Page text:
As electronic health records (EHRs) continue to play a huge role for healthcare operators, chief information officers have new concerns and priorities to ensure success. With rising cyberattacks on protected medical information about patients, CIOs are putting more importance on cybersecurity, particularly when they are still building out their EHR capabilities, according to a recent focus group conducted by LexisNexis Risk Solutions and the College of Healthcare Information Management Executives (CHIME).
Participants of the focus group included vice presidents and CIOs from hospitals, nursing homes and health plans. Their priorities largely depended on where their organizations were in the EHR implementation process.
Executives agreed investing more up front to protect patient information is necessary and important. These protections should be considered from both outside and inside the organization as cyberthreats become more sophisticated, according to the group. To address vulnerabilities, executives said they used multiple security levels, such as one-time passwords, biometrics and knowledge-based authentication.
“They likened their strategy to that of plugging holes, with each additional security layer plugging more vulnerabilities in their system infrastructure,” the report read.
Beyond enhancing cybersecurity, executives were also focused on interoperability in EHRs as a top priority. The issue has dogged the industry as more technology continues to be introduced into the space. Exchanging internal and external data can be better facilitated with interoperable systems.
Those who had established data input and exchange infrastructure in place were more concerned with data exchange, recognizing that a siloed approach to data governance and management does not work. To further stabilize the data, executives aim to create patient and provider directories. Managing these directories is “highly complex,” but universal patient identifiers would better support interoperability across the healthcare system, the report stated.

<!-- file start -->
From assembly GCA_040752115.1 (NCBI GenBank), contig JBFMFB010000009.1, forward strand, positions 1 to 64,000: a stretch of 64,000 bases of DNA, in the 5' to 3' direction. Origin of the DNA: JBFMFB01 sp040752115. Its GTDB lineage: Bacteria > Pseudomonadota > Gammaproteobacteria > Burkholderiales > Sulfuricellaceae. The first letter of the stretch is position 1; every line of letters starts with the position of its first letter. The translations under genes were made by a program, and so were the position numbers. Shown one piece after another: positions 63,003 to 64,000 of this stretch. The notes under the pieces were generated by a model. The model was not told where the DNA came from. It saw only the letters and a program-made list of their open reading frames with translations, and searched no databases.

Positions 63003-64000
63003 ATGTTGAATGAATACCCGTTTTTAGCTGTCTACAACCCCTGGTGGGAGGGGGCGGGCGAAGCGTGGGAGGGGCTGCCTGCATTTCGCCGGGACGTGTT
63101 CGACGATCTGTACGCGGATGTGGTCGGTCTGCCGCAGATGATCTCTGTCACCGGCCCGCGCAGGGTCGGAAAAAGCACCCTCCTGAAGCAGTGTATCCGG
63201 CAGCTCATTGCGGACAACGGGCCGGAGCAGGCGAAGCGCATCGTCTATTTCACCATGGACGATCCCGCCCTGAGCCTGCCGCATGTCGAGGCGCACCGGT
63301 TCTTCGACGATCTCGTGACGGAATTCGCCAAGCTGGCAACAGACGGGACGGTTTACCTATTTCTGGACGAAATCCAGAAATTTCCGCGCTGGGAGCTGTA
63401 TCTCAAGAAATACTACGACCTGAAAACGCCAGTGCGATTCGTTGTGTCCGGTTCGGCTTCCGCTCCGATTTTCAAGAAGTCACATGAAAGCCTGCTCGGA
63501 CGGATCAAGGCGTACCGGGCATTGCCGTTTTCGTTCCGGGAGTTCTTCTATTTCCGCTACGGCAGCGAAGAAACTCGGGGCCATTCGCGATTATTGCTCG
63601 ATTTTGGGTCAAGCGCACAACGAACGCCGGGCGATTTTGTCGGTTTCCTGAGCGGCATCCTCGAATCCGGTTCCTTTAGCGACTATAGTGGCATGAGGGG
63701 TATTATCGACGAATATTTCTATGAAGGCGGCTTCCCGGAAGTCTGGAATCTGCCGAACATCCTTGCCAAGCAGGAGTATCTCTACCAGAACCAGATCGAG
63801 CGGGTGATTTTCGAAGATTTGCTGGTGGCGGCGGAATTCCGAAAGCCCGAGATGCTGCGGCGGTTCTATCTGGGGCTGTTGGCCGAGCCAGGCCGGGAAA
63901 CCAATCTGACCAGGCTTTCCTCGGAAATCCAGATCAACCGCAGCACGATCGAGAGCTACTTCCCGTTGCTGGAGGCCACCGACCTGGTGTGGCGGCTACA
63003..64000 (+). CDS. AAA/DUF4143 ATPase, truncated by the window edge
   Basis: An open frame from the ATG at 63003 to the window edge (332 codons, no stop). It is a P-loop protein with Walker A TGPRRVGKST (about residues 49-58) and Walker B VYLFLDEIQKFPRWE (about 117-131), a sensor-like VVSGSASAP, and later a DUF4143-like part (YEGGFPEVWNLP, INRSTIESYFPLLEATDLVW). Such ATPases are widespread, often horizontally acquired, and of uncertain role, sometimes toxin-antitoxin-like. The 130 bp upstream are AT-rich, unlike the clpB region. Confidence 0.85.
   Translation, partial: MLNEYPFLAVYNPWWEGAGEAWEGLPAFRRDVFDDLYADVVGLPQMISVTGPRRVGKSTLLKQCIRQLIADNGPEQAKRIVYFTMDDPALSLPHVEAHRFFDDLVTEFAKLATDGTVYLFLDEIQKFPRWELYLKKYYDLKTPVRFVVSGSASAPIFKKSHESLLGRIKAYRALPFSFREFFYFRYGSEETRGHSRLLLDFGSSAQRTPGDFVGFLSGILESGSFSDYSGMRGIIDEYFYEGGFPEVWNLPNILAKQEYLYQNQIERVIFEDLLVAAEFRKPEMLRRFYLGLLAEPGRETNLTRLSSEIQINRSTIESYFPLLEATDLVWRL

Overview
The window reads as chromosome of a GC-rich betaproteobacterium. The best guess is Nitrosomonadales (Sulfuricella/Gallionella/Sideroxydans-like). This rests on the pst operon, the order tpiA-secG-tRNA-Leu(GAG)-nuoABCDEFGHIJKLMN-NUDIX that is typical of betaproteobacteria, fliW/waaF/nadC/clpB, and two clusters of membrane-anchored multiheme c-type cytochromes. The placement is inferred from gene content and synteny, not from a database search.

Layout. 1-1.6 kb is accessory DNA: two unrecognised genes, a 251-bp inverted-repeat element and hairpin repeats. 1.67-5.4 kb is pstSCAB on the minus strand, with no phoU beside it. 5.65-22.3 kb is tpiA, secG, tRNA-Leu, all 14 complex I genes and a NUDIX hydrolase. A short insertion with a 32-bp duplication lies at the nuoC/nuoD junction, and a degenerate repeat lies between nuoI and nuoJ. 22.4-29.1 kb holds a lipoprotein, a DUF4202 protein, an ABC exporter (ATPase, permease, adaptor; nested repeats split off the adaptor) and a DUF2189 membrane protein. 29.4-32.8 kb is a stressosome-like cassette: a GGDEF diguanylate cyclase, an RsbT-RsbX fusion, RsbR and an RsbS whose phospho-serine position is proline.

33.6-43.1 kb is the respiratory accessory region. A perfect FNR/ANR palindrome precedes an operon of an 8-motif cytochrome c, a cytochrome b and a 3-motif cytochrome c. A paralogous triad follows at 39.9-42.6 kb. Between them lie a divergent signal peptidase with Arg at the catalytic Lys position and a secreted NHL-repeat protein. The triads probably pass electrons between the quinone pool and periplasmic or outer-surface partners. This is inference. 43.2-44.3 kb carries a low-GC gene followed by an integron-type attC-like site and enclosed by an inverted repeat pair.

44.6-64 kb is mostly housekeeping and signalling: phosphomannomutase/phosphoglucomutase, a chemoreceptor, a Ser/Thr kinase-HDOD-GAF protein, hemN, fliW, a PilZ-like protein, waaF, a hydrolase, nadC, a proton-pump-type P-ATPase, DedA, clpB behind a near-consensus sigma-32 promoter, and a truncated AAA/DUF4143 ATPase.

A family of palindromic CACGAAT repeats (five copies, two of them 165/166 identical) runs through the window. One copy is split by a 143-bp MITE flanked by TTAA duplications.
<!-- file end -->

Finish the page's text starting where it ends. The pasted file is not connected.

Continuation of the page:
CIOs at organizations that have mature EHR deployment are mostly looking to gain actionable insights from their data, including data mining and partnering with clinical operations. CIOs want to analyze and perform risk stratification on their patients to perform the appropriate and high-quality care.
“We’re working diligently to ensure we provide the highest quality care at the lowest cost,” one focus group participant said.
Once CIOs know the risk profiles of their patients, engaging the patients in their care is an important strategic initiative. This includes making it easier for patients to access their healthcare services and make it personalized.
“They want to give patients the ability to communicate with providers via email, telephone, mobile app, text and web interface,” the report reads. “They also want to enhance the user experience by providing interactive—not generic—content via the portal and mobile apps.”